A Ottoman-style doctor’s surgery in Sultanahmet.
Detail from the Obelisk at the Hippodrome of Constantinople.
The Hippodrome (no, not a hippo race track) was the center of Roman and Byzantine Constantinople, near the Basilica Cistern, Blue Mosque and Hagia Sophia. The building no longer stands, but the obelisks and sculptures from Theodosius’ era are still there.
- Topkapi Palace and Harem, home to sultans for 400 years, a lush and luxurious tour, no independent tourists permitted.
- Hagia Sophia (Ayasofya), an ancient cathedral/ mosque/ museum.
- The gorgeous Blue Mosque (Sultan Ahmet Camii).
- Museum of Islamic Art.
- Museum of Archeology hosts a huge and fascinating collection including Sumerian tablets, parts of the wall of Babylon and the spectacular Alexander Sarcophagus, once believed to be the sarcophagus of Alexander the Great.
- Hippodrome monolith.
- Suleymaniye Mosque.
- Basilica Cistern.
- Kariye Museum (Chora Church) which is covered by incredible frescoes and mosaics and adjacent to a fine section of ancient Theodosian walls.
- shop in the labyrinthine Grand Bazaar.
- Take a 4 hour Turkish cooking class in the Sarnic Hotel.
- See Turkish Dancing in costume and with live music at the Hodjapasha Cultural Center (including Belly Dancing and Whirling Dervishes).
Pensions/Guest Houses in Sogukcesme Sok (street), behind Hagia Sophia, Topkapi Palace and Gulhane Park. Perfectly located if the budget permits.
Various mid-range hotels in Sultanahmet.
The Blue Mosque
The Sultan Ahmed Camii, otherwise known as the Blue Mosque.
Sultan Ahmet Camii, aka the Blue Mosque, is a fully active mosque and you are free to enter but adjust your clothing if you plan to go inside – shorts, bare shoulders and shoes are not permitted inside.
Some tourists are not impressed, probably due to the masses of ‘guides’ and ‘friends’ hustling to look after anyone who looks pretty vacant. However, Sultan Ahmet is free, beautifully decorated, conveniently located and historically important to Turkey. Wander in for a few minutes at least!
Blue Mosque interior ceiling.
Traditional pre-prayer washing place known as the German Fountain.
6thC Hagia Sophia, aka Ayasofya, the world’s largest cathedral for 1, 000 years. Note the Christ figure on the right as well as Koranic inscriptions.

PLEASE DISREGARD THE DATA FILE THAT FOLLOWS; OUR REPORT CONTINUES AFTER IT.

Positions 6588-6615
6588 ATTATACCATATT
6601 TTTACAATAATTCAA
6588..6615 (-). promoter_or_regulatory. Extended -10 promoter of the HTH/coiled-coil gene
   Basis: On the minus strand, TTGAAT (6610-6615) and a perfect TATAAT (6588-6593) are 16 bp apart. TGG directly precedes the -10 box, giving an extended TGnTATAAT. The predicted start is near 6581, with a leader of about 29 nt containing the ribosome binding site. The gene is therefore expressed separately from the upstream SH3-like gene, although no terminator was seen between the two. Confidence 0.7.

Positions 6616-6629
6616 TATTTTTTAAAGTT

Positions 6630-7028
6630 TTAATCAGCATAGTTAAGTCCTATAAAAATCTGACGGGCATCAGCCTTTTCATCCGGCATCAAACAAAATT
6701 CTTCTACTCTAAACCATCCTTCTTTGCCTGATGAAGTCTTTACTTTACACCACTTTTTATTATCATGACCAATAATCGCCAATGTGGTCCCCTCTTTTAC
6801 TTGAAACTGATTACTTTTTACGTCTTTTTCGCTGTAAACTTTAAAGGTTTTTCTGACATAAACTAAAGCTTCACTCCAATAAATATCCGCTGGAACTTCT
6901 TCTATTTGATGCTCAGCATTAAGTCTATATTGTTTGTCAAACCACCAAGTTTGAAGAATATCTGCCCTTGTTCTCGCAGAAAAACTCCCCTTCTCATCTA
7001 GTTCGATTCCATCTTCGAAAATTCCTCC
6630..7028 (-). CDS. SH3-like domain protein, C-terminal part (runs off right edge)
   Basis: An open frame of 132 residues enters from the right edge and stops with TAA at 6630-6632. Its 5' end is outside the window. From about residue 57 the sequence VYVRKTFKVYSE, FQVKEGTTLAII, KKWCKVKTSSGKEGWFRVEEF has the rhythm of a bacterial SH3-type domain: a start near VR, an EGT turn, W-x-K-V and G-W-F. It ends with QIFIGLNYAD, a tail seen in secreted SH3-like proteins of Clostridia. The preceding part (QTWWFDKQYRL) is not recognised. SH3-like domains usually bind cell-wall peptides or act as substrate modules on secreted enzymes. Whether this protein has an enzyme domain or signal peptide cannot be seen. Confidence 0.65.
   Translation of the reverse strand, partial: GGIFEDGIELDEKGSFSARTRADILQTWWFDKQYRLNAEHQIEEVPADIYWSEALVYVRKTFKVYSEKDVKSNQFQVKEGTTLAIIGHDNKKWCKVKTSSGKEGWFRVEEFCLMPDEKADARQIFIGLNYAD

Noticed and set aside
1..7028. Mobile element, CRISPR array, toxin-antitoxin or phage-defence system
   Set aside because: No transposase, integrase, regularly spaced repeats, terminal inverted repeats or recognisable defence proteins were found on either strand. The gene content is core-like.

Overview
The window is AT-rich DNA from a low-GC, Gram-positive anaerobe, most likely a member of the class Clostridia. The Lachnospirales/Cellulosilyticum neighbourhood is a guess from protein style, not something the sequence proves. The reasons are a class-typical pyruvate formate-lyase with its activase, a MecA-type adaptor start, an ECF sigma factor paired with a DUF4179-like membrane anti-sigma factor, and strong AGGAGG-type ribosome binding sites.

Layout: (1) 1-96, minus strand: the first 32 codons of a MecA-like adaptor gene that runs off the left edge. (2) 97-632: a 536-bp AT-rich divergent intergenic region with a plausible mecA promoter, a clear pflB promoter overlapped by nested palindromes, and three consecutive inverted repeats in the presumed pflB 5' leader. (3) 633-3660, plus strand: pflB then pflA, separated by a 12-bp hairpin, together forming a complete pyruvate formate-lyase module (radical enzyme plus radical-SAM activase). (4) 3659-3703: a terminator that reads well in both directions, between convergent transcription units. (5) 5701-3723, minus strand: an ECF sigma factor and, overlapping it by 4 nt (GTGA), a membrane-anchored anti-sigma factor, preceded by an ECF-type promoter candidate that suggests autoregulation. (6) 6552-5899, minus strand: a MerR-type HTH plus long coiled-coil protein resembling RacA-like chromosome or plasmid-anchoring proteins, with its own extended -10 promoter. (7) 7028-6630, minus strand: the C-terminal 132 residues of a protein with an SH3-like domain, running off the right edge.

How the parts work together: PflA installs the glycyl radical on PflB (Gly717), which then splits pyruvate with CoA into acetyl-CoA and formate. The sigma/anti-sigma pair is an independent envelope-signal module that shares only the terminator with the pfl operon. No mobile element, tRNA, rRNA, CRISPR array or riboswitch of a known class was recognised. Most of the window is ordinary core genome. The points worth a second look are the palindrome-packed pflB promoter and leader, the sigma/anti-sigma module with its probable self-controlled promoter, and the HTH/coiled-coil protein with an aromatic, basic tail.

Hagia Sophia (Aya Sofya) in Sultanahmet Square, was constructed by command of Roman Emperor Justinian I in the sixth century as a Christian basilica and remained the largest enclosed space in the world for over 1000 years.
The Ottomans conquered Constantinople in the 15th century and converted Hagia Sofia to a mosque. Finally it was converted into a museum in 1935.
Aya Sofia is an amazing building with a fascinating history so bite the bullet and hire a guide. Choosing one will be the most stressful part of your day!
Sultanahmet Topkapi Museum
The Topkapi Palace was home to Ottoman emperors for four hundred years and is extravagantly decorated, particularly the Harem section which requires visitors to join a guided tour and costs extra, but is well worthwhile.
Apart from the elaborate, well restored decor, the museum displays Ottoman jewels, weapons, rugs, china, the Prophet Mohammed’s belongings and more. The terrace outside has panoramic views over the Bosphorus and both European and Asian sides of Istanbul.
Get there early (before 9. 0 am? ) and rent an audio or human guide, Topkapi is busy and complex! It’s not difficult to spend two or three hours there. It WILL be crowded.
Topkapi Harem ceiling.
Tourists wishing to visit the palace should not take bus or tram posted with Topkapi sign as they always go to Topkapi neighbourhood in the west of the old city near the city walls, whereas Topkapi Palace is in the east, about 8kms (5 miles) away. To visit the the palace, look for transport with signs to Sultanahmet.
Just below Topkapi is Gulhane Park a public park with lots of flowers, trees and outdoor cafés with a fine view of the Bosphorus.
However, many tourists find the palace is disappointing as you can expect large numbers of tours squeezing into quite small spaces. In addition there are no furnished rooms, it’s a museum rather than a recreation of a Sultan’s living quarters.